Sunday, May 30, 2010

Charlotte team wins 15-and-under division

CHAPEL HILL - Team United of Charlotte captured the 15-and-under championship Sunday at the Bob Gibbons Tournament of Champions on Sunday at the Smith Center.

Kennedy Meeks of West Charlotte and Kristian Beasley of Concord each scored 15 points in the championship game.

"To be known as one of the best in the country, that's great," Meeks said.

The Atlanta Celtics won the 16-and-under division, and the Long Island Lightning won the 17-and-under bracket.

Ken Tysiac

Evaluating the talent at the Gibbons tournament

With the Bob Gibbons Tournament of Champions about to wrap up, here are some thoughts on some of the top players of interest in North Carolina who played this weekend in Chapel Hill, Durham and Raleigh:

Bishop Daniels: Super-athletic Raleigh Word of God Academy player is trying to show he can play point guard at 6-3, but it won't be easy. Daniels can spin, get to the rim and finish with the best of them, but needs to make better decisions and demonstrate that he can run an offense.

He has scholarship offers from Wake Forest, Georgetown, Miami, South Carolina, Charlotte and East Carolina, and expects to pick a school by the end of the summer.

Andre Drummond: Big man (6-11) is ranked atop the Class of 2012, and seems certain to be a high NBA draft pick some day.

He has good hands, runs the floor well and handles the ball effectively for a player his size. He still needs to get better at dominating in the low post and readily admits that he must learn to score more with his back to the basket.

Chase Fischer: A 6-3 guard from Shipley, W.Va., he's a talented 3-point shooter who should be able to force people to guard him on the perimeter in new Wake Forest coach Jeff Bzdelik's system.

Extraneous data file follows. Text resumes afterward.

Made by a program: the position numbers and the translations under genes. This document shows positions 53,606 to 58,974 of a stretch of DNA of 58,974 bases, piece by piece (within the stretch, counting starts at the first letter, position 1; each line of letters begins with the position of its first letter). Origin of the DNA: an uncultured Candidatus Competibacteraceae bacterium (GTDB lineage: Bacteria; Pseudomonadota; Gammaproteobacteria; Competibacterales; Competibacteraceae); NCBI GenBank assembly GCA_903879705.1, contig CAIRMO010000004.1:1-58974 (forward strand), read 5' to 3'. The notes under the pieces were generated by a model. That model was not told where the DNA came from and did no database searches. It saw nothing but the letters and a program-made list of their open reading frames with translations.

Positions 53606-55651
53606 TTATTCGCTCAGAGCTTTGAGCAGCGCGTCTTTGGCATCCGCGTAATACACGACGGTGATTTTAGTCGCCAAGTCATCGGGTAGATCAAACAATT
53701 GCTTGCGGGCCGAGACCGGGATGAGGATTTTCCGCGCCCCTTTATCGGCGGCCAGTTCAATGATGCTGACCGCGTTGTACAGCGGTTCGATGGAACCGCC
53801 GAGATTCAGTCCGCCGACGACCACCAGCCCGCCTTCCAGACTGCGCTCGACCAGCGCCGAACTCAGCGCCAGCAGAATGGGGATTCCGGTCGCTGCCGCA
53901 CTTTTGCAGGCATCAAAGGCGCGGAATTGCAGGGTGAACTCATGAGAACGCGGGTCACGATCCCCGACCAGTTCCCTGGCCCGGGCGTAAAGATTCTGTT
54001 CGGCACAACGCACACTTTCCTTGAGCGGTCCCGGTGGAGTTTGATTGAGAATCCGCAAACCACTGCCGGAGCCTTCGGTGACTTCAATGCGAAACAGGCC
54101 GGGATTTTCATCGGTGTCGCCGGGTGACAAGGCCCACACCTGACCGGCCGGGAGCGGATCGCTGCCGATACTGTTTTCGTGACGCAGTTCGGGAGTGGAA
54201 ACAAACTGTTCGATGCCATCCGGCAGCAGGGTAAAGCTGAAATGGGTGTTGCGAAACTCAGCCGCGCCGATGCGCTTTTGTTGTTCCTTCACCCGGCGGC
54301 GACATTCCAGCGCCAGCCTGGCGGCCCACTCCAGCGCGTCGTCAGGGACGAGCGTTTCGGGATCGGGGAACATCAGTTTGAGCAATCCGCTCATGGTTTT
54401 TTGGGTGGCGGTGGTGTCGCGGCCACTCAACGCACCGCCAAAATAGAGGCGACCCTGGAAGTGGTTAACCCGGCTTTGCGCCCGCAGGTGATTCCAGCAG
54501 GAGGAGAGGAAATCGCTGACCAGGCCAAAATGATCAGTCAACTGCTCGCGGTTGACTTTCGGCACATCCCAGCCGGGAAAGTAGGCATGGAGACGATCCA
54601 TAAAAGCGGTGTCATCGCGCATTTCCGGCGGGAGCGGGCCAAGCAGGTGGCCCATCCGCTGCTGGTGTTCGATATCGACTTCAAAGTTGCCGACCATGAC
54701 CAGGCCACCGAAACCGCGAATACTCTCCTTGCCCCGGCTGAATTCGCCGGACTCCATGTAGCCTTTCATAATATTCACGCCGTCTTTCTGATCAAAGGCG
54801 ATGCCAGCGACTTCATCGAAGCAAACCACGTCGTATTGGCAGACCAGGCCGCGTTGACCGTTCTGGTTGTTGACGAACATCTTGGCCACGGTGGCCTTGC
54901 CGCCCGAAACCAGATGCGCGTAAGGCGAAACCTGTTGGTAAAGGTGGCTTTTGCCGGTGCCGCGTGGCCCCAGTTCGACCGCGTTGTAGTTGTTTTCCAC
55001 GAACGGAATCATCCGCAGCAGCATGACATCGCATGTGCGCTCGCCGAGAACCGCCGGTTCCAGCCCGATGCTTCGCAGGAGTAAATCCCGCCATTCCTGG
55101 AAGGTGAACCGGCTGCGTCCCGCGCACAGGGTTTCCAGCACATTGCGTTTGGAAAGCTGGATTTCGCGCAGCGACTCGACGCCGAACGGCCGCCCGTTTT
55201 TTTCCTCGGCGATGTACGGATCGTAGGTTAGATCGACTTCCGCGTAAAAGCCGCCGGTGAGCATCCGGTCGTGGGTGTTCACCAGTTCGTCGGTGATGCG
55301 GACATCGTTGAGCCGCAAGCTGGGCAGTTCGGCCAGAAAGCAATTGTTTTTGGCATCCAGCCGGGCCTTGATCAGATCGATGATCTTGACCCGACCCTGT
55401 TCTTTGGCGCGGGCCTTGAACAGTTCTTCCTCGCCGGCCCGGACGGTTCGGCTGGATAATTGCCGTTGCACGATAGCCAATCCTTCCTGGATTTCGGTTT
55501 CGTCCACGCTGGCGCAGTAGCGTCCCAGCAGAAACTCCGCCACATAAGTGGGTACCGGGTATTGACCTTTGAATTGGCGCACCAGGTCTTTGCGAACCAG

But it's not clear whether the former Marshall commitment will be able to defend or be physical enough to make a big impact in the ACC.

P.J. Hairston: Wing from Greensboro didn't take over at this tournament in the way you would expect from a player committed to North Carolina.

He seems to have all the tools - size and a wide-shouldered, powerful body, but needs to learn to use his strength better to finish on the drive. Nonetheless, he can be extremely effective when he is hitting from the outside, and he rebounds extremely well for a wing player.

Tyler Lewis: Point guard in the Class of 2012 from Lewisville, N.C., is the most divisive figure among talent evaluators in the state.

He's listed at 5-11, but he's not even that tall. Although he works hard on defense, he can be overpowered by bigger, stronger guards, and some wonder whether he's an ACC-caliber player because he's small.

But he scores from every area on the floor and possesses extraordinary vision and passing ability. With scholarship offers from schools including N.C. State, Wake Forest, Charlotte, Virginia Tech and Miami, he clearly has impressed college coaches.

The guess here is that he will be a successful ACC player but won't get a scholarship offer from North Carolina or Duke.

Alex Murphy: A 6-foot-8 forward from Southborough, Mass., he's staying an extra day in the Triangle for an unofficial visit to Duke.

He is similar to Kyle Singler in that he's tall and has perimeter scoring skills, but isn't as strong or physical as Singler. He'll be one for fans of the Blue Devils (and perhaps North Carolina, too) to watch carefully.

Shabazz Muhammad: Left-handed Class of 2012 wing from Las Vegas can score in every way - on the break, on the drive and from 3-point range.

He had at least two 30-point games in the Tournament of Champions and seems particularly interested in Duke, but North Carolina could be a factor as well.